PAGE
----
JOINT BASE – Two private wells in Manchester Township were found with unsafe levels of two known pollutants, and officials are urging people living near the border of the Joint Base McGuire-Dix-Lakehurst to return their water testing kits.
The Department of the Air Force sent out water testing kits to about 200 residences across multiple towns around the base with private wells late last year. Tech Sergeant Christopher Powell did not have specifics when he spoke with The Jackson Times, but said in a published interview with NJ.com on January 24 that out of the 200 kits distributed throughout Jackson and Manchester townships in Ocean County, and Pemberton and New Hanover townships in Burlington County, only 40 had been returned.
The Air Force only tested wells that surrounded the perimeter of the base. Powell said they will not be testing any wells outside that perimeter. Instead, residents were given their own kits.
Jackson officials said JBMDL hand delivered about 50 water testing kits to residences on the southeastern side of town where the homes border the base. Powell could not say at press time how many samples delivered back were from Jackson residents.
So far, two private wells in Manchester Township were found to be contaminated with unsafe levels of two known pollutants, Powell said. No private wells in Jackson have yet been found to contain unsafe levels of the chemicals.
Jackson Mayor Mike Reina said base officials are looking to hold a public information session at a date that is yet to be determined. The meeting will be held in Jackson, but will be open to people from all towns surrounding the base.
Testing began last summer, with validated results available in October.
“We have certain areas within those towns, mainly small areas bordering the base, we determined we wanted to sample in those areas,” Powell said. “We’ve already contacted those residents, delivered ground water sampling to them back in December, sent out another round of sampling packages to those who did not send in package.”
The owners of two private wells in Manchester where there were dangerous levels of the pollutants found are being supplied with as much drinking and cooking water as needed, for as long as needed, at the military’s cost. Powell told The Jackson Times that the homes would either be fit with water filtration systems or be connected to city water, again, at the military’s cost.
The water is safe for showering and doing laundry, he said.
The Environmental Protection Agency has issued health advisories for perfluoroctanesulfonic acid (PFOS) and perfluorooctanoic acid (PFOA), both of which were found in some groundwater and wells on JBMDL.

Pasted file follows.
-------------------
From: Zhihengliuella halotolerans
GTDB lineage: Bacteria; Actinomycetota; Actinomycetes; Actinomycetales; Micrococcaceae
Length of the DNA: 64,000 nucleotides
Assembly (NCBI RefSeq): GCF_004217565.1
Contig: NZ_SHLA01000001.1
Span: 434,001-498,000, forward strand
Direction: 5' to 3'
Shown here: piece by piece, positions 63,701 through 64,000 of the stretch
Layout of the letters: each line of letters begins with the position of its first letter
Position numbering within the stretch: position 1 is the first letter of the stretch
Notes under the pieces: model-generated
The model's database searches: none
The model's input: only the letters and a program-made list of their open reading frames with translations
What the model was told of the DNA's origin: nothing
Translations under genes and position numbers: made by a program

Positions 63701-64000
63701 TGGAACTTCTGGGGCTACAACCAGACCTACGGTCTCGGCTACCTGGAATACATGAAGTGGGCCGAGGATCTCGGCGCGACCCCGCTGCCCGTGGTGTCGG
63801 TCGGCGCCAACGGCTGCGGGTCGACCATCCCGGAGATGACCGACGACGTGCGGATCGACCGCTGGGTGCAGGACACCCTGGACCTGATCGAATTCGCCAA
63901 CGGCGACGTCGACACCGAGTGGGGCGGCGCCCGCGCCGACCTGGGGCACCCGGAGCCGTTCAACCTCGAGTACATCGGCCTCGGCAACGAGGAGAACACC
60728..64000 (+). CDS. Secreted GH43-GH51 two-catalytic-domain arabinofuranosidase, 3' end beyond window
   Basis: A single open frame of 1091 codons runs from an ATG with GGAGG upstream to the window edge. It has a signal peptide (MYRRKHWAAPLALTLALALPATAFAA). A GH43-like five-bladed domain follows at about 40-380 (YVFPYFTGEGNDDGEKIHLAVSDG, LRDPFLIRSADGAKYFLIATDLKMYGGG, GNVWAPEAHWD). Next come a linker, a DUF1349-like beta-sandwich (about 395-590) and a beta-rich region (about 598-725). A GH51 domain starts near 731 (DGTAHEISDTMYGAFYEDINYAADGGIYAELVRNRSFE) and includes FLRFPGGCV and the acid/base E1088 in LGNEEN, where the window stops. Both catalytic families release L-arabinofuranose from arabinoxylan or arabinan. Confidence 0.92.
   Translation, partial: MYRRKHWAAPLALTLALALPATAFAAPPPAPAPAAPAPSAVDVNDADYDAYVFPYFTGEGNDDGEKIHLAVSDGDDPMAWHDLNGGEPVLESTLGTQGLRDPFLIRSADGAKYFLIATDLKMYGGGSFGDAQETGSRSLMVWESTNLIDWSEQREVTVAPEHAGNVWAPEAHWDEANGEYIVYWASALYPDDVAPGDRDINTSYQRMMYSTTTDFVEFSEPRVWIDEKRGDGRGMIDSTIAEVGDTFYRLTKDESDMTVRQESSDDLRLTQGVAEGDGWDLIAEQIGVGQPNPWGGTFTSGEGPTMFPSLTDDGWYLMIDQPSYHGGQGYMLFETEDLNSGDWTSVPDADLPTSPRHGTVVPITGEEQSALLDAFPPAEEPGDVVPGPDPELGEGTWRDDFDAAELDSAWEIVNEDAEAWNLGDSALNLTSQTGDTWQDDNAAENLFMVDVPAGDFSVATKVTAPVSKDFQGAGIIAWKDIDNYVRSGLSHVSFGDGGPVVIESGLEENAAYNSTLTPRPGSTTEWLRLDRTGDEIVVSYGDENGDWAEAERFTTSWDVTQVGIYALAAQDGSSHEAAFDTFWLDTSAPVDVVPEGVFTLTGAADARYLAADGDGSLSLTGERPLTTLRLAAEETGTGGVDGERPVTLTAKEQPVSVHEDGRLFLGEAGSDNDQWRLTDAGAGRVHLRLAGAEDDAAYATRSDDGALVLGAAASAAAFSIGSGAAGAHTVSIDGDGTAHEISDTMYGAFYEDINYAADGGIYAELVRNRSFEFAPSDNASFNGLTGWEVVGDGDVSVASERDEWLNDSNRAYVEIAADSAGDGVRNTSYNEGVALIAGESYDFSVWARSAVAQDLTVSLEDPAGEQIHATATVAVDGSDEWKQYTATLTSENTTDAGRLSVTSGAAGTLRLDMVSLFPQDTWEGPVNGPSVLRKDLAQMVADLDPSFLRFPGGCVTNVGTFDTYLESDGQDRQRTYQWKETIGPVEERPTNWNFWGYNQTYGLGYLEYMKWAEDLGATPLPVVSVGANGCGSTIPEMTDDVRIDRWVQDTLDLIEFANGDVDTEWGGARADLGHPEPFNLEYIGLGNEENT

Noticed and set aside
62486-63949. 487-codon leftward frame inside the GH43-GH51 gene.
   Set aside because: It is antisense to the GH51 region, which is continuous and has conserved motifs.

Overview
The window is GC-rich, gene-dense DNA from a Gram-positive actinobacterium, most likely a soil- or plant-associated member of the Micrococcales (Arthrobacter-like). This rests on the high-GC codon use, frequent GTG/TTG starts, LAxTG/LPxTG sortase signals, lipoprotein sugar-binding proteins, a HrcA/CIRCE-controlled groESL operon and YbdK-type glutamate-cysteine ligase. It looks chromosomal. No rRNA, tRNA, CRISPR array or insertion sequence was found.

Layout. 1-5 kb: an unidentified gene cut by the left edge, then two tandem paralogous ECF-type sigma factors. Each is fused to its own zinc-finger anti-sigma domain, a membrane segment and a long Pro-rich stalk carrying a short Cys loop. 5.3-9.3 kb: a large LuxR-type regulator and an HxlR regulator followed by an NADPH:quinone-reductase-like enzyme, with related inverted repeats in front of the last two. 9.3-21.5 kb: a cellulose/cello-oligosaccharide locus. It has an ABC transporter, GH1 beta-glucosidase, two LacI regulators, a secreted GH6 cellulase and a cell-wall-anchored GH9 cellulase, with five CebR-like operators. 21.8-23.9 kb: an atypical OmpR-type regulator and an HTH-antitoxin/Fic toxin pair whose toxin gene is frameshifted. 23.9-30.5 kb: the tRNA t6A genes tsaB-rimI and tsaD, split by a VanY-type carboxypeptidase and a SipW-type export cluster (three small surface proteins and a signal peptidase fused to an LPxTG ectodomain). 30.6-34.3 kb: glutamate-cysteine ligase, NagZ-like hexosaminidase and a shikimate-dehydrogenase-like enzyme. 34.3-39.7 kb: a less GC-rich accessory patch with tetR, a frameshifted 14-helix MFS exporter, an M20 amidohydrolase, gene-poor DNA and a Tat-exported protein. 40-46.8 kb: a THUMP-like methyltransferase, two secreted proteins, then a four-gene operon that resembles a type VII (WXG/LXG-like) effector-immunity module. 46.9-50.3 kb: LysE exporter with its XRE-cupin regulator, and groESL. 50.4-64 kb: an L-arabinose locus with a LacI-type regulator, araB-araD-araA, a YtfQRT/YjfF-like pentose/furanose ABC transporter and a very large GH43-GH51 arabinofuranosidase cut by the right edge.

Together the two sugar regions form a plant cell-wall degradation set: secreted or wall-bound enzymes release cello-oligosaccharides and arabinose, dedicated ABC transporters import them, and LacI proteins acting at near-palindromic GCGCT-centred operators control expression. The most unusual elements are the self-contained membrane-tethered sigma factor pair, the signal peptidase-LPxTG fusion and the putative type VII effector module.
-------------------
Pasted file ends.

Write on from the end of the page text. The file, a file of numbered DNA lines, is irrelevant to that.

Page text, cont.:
“PFOS and PFOA are a component of aqueous film forming foam (AFFF), a type of fire-fighting foam that has been used by industry and the Air Force since 1970 to extinguish petroleum fires. The Air Force used this foam at crash sites, in fire training areas and some maintenance hangars at active, reserve, Air National Guard and former bases,” a JBMDL press release explained. “Additionally, PFOS and PFOA are used in many industrial and consumer products such as nonstick cookware, stain-resistant fabric and carpet, some food packaging and specialized foam.”
PFOS is a key ingredient in Scotchgard and other stain repellants. According to a 2011 article in the American Journal of Epidemiology, PFOS was related to increases in chronic kidney disease.
PFOA is used in the process of making Teflon, which makes cooking surfaces nonstick and is also used a fabric protector.
“PFOA has the potential to be a health concern because it can stay in the environment and in the human body for long periods of time. Studies have found that it is present worldwide at very low levels in just about everyone’s blood. Higher blood levels have been found in community residents where local water supplies have been contaminated by PFOA. People exposed to PFOA in the workplace can have levels many times higher,” the ACS said. “PFOA and some similar compounds can be found at low levels in some foods, drinking water, and in household dust. Although PFOA levels in drinking water are usually low, they can be higher in certain areas, such as near chemical plants that use PFOA.”
The base has since changed over to what it calls more “environmentally sound alternatives” to PFOS and PFOA.
Powell did not have a cost for remediating the soil and water on the base, or for the private wells affected.
Anyone with questions can contact Curt Frye, Chief JB MDL Environmental Restoration Program, at 609-754-4951 or Curtis.Frye@us.af.mil.